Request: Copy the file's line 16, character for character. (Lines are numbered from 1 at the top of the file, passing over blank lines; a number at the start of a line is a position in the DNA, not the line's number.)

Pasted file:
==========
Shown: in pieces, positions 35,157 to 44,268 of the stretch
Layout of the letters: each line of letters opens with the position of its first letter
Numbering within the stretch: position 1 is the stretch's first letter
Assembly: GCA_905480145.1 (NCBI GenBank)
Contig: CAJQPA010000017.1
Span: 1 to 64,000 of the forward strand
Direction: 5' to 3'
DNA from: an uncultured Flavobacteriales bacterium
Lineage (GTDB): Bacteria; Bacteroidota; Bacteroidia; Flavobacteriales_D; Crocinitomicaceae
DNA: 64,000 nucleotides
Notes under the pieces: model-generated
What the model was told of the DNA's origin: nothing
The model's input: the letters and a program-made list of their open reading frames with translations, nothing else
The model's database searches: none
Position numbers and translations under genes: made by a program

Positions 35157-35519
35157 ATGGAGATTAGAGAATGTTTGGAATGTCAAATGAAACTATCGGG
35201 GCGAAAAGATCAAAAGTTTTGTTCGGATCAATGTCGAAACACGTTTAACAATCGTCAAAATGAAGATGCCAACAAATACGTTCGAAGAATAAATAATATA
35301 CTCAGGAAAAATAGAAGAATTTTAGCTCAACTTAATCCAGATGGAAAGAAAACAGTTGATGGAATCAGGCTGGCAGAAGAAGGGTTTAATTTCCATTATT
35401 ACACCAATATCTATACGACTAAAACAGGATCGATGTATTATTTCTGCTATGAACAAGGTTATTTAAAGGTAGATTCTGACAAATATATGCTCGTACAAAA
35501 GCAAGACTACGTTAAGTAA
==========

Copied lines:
Positions 35157-35519